A Hamiltonian circuit starts and ends at the same vertex, passes through all other vertices without repeating, does not repeat edges, but does not need to use all the edges. For example, in the Konigsberg bridge graph Figure 10.2.13, we have Hamiltonian circuit \(v_1e_5v_4e_7v_3e_3v_2e_1v_1\text{.}\)

Activity10.2.7.

Draw the complete bipartite graphs \(K_{2, 3}\text{,}\)\(K_{2, 4}\text{,}\)\(K_{3, 3}\) and \(K_{4, 4}\text{.}\) Determine if these graphs have an Hamiltonian circuit.

Reading QuestionsCheck Your Understanding

Use the following graph for questions about \(G\text{.}\)

1.

True or false: \(v_1e_2v_3e_5v_2e_7v_2\) is a path in \(G\text{,}\)Figure 10.2.19.

True.

It repeats \(v_2\text{.}\)

False.

It repeats \(v_2\text{.}\)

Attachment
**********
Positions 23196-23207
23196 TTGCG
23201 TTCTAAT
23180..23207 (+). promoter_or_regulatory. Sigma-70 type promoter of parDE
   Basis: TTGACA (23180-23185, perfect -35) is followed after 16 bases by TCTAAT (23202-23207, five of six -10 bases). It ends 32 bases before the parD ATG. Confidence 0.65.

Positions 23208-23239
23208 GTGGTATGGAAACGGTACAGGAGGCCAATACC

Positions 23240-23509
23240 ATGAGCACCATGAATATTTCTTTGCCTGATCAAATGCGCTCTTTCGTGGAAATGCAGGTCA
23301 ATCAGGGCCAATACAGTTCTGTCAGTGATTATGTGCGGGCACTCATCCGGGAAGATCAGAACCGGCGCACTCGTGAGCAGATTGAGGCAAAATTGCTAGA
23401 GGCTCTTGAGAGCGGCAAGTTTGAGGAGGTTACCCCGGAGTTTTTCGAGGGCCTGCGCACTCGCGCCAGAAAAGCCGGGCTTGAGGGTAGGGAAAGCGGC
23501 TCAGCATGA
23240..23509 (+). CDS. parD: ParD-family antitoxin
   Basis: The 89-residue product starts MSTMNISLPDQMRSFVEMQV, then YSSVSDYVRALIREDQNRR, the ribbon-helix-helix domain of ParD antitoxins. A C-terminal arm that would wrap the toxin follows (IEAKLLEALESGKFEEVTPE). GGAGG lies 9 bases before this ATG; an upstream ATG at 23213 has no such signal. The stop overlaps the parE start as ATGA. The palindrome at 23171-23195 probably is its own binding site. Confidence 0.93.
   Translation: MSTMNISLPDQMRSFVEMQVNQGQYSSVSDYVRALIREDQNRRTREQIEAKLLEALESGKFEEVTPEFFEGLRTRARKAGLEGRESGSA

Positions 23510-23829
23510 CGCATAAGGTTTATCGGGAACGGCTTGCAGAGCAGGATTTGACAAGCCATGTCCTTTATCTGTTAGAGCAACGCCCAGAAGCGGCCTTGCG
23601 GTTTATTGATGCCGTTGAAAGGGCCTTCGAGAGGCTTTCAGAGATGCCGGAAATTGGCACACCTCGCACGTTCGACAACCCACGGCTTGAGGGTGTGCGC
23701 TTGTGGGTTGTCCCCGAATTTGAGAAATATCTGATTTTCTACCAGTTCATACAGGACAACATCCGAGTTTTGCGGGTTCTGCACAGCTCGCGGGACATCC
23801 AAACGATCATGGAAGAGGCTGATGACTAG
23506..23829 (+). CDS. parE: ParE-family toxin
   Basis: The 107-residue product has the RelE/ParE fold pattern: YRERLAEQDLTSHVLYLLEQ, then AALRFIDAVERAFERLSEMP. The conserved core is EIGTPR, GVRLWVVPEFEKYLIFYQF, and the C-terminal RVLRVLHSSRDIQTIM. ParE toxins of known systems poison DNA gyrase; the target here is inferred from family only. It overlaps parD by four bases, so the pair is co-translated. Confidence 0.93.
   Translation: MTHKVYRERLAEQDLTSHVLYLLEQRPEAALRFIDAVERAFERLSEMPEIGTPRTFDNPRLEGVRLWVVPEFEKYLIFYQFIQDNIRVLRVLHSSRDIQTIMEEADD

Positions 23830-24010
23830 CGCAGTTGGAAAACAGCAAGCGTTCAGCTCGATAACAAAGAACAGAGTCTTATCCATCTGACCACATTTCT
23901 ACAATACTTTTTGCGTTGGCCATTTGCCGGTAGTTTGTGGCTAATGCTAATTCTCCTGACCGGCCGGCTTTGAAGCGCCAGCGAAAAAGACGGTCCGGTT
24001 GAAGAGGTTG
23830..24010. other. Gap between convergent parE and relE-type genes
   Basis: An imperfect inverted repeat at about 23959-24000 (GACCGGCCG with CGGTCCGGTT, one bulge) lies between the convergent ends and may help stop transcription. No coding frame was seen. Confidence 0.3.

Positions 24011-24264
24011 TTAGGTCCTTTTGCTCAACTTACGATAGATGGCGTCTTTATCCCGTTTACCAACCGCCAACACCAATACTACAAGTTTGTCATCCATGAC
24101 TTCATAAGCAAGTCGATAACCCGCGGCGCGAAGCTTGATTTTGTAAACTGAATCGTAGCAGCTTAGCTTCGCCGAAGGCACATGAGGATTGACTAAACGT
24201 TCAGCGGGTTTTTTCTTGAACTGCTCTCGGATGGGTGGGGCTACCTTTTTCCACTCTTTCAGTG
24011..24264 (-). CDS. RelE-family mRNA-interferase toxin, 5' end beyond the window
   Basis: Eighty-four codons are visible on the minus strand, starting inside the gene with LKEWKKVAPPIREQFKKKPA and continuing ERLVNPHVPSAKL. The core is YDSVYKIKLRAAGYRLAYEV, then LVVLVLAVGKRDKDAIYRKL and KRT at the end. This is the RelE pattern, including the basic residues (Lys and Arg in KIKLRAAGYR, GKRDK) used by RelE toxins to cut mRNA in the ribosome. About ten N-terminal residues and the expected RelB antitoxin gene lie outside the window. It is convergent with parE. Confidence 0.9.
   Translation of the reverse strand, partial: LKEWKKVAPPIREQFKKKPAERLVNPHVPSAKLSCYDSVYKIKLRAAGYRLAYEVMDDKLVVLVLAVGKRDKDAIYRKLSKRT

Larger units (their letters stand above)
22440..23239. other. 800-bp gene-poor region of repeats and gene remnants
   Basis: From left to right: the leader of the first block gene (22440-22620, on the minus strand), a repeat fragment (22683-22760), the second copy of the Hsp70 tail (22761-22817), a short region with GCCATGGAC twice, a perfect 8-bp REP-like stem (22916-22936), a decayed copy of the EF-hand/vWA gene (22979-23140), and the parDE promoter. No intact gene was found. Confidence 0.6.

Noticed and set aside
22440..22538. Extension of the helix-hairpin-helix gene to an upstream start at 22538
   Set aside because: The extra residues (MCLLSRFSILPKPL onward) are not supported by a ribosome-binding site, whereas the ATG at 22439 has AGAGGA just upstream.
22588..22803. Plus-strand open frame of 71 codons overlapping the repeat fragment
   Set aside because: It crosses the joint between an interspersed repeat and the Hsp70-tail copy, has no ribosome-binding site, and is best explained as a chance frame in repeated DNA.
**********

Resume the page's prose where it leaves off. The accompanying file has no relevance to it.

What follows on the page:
2.

True or false: \(v_1e_2v_3e_5v_2e_7v_2\) is a closed walk in \(G\text{,}\)Figure 10.2.19.

True.

It starts and ends at different vertices.

False.

It starts and ends at different vertices.

3.

True or false: \(v_1e_2v_3e_5v_2e_7v_2e_1v_1\) is a circuit in \(G\text{,}\)Figure 10.2.19.

True.

False.

4.

True or false: \(v_1e_2v_3e_5v_2e_7v_2e_1v_1\) is a simple circuit in \(G\text{,}\)Figure 10.2.19.

True.

It repeats \(v_2\text{.}\)

False.

It repeats \(v_2\text{.}\)

5.

True or false \(v_4e_3v_2e_6v_4\) is a simple circuit in \(G\text{,}\)Figure 10.2.19.

True.

False.

6.

True or false: \(G\text{,}\)Figure 10.2.19, has an Euler circuit.

True.

There are vertices of odd degree.

False.

There are vertices of odd degree.

7.

True or false: \(G\text{,}\)Figure 10.2.19, has an Euler path.

True.

A path can start at \(v_1\text{,}\) end at \(v_4\text{.}\)

False.

A path can start at \(v_1\text{,}\) end at \(v_4\text{.}\)

8.

True or false: \(G\text{,}\)Figure 10.2.19, has a Hamiltonian circuit.

True.

For example, \(e_2e_5e_6e_4\text{.}\)

False.

For example, \(e_2e_5e_6e_4\text{.}\)

ExercisesExercises

1.

In the graph below, determine whether the following walks are trails, paths, closed walks, circuits, simple circuits, or just walks.